An opera in three acts.
The present. A small, struggling opera company, in the mid-sized American city of Willington, is mounting a production of a classic Italian opera, La Pastorella.
The Cast (in order of appearance):
|The Stage Hand||Mime/Dancer|
|Arthur, a stage director||Baritone|
|Anna, the lead soprano||Soprano|
|Sharon, another soprano||Soprano|
|Gwen, Arthur’s wife||Mezzo|
|Mr. Penney, development director||Bass-baritone|
|Carlo, guest tenor||Tenor|
|Margaret, costume designer||Mezzo|
|Ann Merriman, CEO||High Soprano|
|Anna Merriman, her daughter||Speaking role (child)|
|Chorus/Bankers/Citizens||Mixed chamber choir|
A stage in a regional opera house, during and after rehearsal
A corporate boardroom, the next morning
A stage in a regional opera house, the next morning
A downtown street, that afternoon
That night, on stage and back stage, during performance
Sunset, a rocky hillside in the central Apennines
Backstage, after the performance
ABOUT THE WORK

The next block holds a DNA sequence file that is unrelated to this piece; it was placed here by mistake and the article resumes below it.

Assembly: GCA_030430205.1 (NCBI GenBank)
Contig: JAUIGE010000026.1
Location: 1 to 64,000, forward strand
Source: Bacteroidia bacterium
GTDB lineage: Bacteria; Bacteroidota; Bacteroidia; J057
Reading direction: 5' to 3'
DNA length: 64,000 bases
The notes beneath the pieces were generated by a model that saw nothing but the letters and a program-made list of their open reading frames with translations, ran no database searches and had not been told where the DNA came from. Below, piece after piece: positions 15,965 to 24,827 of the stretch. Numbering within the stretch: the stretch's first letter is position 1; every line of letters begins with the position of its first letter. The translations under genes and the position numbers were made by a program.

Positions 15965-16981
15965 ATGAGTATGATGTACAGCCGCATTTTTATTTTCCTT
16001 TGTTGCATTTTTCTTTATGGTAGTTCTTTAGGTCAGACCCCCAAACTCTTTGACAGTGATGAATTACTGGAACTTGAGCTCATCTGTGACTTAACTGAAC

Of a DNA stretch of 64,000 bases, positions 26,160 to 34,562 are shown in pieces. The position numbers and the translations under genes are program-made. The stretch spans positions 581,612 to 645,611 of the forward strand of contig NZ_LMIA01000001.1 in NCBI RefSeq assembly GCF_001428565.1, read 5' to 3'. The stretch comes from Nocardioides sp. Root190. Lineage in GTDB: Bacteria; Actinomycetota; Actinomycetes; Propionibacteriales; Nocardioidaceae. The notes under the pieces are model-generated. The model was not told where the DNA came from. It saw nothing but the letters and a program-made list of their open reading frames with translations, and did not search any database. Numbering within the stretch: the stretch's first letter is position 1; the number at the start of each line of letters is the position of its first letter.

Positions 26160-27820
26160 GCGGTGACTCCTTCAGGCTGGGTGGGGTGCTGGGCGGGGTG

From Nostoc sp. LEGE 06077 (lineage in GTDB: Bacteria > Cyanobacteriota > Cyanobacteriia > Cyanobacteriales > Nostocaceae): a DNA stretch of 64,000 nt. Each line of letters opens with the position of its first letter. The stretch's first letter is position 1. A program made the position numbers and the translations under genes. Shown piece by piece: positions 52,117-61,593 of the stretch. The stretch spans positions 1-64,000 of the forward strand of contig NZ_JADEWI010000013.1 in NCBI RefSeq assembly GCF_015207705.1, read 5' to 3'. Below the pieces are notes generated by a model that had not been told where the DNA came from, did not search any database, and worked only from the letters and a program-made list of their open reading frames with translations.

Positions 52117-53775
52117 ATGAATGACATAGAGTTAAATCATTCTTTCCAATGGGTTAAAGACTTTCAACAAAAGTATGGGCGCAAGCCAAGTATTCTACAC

Buffa is, as the title implies, a comic opera. The plot centers around the production of a fictional 18th-century Italian opera by a small American opera company. The singers rehearse, fight, make love, and perform in roles that reflect their own personalities in whimsical ways.
Beneath this light surface, however, Buffa is an opera about opera itself and — in particular — the state of opera in America today. At various points, the characters are given opportunities to express their feelings about opera: its purpose, its relevance, its mysteries and its impracticalities. Operatic conventions are alternately celebrated and ridiculed. In the last two scenes, the cumulative effect of these viewpoints results in a single, affirmative credo for opera and, by extension, for all of the arts.
The central protagonist is the lead soprano Anna, who not only grapples with her doubts about the relevance of her work, but also struggles to maintain her fragile psyche in the face of mounting pressures as the performance approaches.